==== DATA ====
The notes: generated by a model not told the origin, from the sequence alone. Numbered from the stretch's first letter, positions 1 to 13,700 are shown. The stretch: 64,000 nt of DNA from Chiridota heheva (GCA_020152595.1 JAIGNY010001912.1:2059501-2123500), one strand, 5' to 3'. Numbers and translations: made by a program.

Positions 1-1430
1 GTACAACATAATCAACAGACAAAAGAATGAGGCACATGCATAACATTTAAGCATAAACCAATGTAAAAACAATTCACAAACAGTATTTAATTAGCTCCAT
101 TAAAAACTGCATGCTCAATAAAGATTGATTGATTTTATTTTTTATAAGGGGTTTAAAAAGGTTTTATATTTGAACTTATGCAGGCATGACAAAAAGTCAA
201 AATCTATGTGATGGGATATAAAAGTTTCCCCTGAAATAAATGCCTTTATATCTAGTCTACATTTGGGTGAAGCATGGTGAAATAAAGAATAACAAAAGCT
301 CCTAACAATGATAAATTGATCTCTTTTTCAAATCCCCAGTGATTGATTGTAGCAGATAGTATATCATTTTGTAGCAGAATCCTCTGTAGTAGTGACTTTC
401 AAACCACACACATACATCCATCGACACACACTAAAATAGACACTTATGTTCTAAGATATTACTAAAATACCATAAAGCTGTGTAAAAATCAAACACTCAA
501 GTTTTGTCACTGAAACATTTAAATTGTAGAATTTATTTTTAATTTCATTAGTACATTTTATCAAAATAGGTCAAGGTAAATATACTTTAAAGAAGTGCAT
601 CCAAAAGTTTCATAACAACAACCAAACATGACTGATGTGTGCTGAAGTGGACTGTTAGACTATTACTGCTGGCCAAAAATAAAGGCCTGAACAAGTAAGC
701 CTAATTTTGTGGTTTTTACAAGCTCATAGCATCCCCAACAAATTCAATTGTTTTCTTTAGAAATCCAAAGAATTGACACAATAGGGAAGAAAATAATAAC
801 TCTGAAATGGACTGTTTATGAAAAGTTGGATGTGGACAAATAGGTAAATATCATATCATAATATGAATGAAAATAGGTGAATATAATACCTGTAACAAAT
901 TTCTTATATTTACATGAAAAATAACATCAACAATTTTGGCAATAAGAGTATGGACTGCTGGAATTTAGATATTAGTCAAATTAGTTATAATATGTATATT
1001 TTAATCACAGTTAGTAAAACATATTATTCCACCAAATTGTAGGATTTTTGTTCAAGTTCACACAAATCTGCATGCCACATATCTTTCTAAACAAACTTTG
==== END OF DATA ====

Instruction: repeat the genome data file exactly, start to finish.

The notes: generated by a model not told the origin, from the sequence alone. Numbered from the stretch's first letter, positions 1 to 13,700 are shown. The stretch: 64,000 nt of DNA from Chiridota heheva (GCA_020152595.1 JAIGNY010001912.1:2059501-2123500), one strand, 5' to 3'. Numbers and translations: made by a program.

Positions 1-1430
1 GTACAACATAATCAACAGACAAAAGAATGAGGCACATGCATAACATTTAAGCATAAACCAATGTAAAAACAATTCACAAACAGTATTTAATTAGCTCCAT
101 TAAAAACTGCATGCTCAATAAAGATTGATTGATTTTATTTTTTATAAGGGGTTTAAAAAGGTTTTATATTTGAACTTATGCAGGCATGACAAAAAGTCAA
201 AATCTATGTGATGGGATATAAAAGTTTCCCCTGAAATAAATGCCTTTATATCTAGTCTACATTTGGGTGAAGCATGGTGAAATAAAGAATAACAAAAGCT
301 CCTAACAATGATAAATTGATCTCTTTTTCAAATCCCCAGTGATTGATTGTAGCAGATAGTATATCATTTTGTAGCAGAATCCTCTGTAGTAGTGACTTTC
401 AAACCACACACATACATCCATCGACACACACTAAAATAGACACTTATGTTCTAAGATATTACTAAAATACCATAAAGCTGTGTAAAAATCAAACACTCAA
501 GTTTTGTCACTGAAACATTTAAATTGTAGAATTTATTTTTAATTTCATTAGTACATTTTATCAAAATAGGTCAAGGTAAATATACTTTAAAGAAGTGCAT
601 CCAAAAGTTTCATAACAACAACCAAACATGACTGATGTGTGCTGAAGTGGACTGTTAGACTATTACTGCTGGCCAAAAATAAAGGCCTGAACAAGTAAGC
701 CTAATTTTGTGGTTTTTACAAGCTCATAGCATCCCCAACAAATTCAATTGTTTTCTTTAGAAATCCAAAGAATTGACACAATAGGGAAGAAAATAATAAC
801 TCTGAAATGGACTGTTTATGAAAAGTTGGATGTGGACAAATAGGTAAATATCATATCATAATATGAATGAAAATAGGTGAATATAATACCTGTAACAAAT
901 TTCTTATATTTACATGAAAAATAACATCAACAATTTTGGCAATAAGAGTATGGACTGCTGGAATTTAGATATTAGTCAAATTAGTTATAATATGTATATT
1001 TTAATCACAGTTAGTAAAACATATTATTCCACCAAATTGTAGGATTTTTGTTCAAGTTCACACAAATCTGCATGCCACATATCTTTCTAAACAAACTTTG